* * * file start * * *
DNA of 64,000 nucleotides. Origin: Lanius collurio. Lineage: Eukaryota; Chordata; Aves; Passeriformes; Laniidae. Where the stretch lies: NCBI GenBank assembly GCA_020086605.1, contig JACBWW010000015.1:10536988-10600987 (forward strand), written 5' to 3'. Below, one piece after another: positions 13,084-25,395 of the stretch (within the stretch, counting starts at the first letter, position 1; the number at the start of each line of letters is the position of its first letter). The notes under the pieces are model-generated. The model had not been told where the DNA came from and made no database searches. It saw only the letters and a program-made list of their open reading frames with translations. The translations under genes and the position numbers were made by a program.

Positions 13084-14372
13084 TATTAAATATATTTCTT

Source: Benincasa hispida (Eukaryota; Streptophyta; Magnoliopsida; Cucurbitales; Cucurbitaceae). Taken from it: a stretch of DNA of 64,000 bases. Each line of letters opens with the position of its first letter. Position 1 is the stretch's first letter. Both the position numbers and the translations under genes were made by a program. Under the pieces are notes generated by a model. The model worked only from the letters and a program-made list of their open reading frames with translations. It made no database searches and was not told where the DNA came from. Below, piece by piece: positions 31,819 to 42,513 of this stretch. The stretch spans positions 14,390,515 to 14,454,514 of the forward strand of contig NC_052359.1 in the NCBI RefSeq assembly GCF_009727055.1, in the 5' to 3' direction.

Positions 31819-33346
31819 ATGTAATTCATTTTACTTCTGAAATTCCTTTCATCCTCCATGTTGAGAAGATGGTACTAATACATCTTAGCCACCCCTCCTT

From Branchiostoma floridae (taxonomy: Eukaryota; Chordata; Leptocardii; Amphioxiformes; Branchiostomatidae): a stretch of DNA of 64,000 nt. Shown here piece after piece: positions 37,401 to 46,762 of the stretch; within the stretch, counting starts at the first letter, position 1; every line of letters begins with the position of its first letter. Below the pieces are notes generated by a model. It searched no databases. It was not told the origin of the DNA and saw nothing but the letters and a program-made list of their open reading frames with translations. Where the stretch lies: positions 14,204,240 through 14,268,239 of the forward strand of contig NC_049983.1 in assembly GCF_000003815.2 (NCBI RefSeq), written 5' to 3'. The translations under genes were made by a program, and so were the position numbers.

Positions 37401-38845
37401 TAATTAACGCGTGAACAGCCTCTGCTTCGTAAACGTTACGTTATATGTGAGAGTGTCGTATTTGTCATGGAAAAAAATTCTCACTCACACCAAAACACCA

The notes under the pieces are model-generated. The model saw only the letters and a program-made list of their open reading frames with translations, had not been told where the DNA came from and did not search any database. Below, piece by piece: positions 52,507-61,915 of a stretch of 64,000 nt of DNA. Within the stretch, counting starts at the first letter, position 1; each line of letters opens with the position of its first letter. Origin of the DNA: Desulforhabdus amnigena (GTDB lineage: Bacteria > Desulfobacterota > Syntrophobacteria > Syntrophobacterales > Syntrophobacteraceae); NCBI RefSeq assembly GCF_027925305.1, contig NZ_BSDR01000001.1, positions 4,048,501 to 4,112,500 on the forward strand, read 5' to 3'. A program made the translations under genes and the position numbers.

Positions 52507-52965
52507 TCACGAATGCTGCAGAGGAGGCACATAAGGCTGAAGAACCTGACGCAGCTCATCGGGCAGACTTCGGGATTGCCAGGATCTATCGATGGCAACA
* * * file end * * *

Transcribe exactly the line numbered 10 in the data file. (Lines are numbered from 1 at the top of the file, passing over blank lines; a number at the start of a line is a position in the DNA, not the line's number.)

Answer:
The notes under the pieces are model-generated. The model saw only the letters and a program-made list of their open reading frames with translations, had not been told where the DNA came from and did not search any database. Below, piece by piece: positions 52,507-61,915 of a stretch of 64,000 nt of DNA. Within the stretch, counting starts at the first letter, position 1; each line of letters opens with the position of its first letter. Origin of the DNA: Desulforhabdus amnigena (GTDB lineage: Bacteria > Desulfobacterota > Syntrophobacteria > Syntrophobacterales > Syntrophobacteraceae); NCBI RefSeq assembly GCF_027925305.1, contig NZ_BSDR01000001.1, positions 4,048,501 to 4,112,500 on the forward strand, read 5' to 3'. A program made the translations under genes and the position numbers.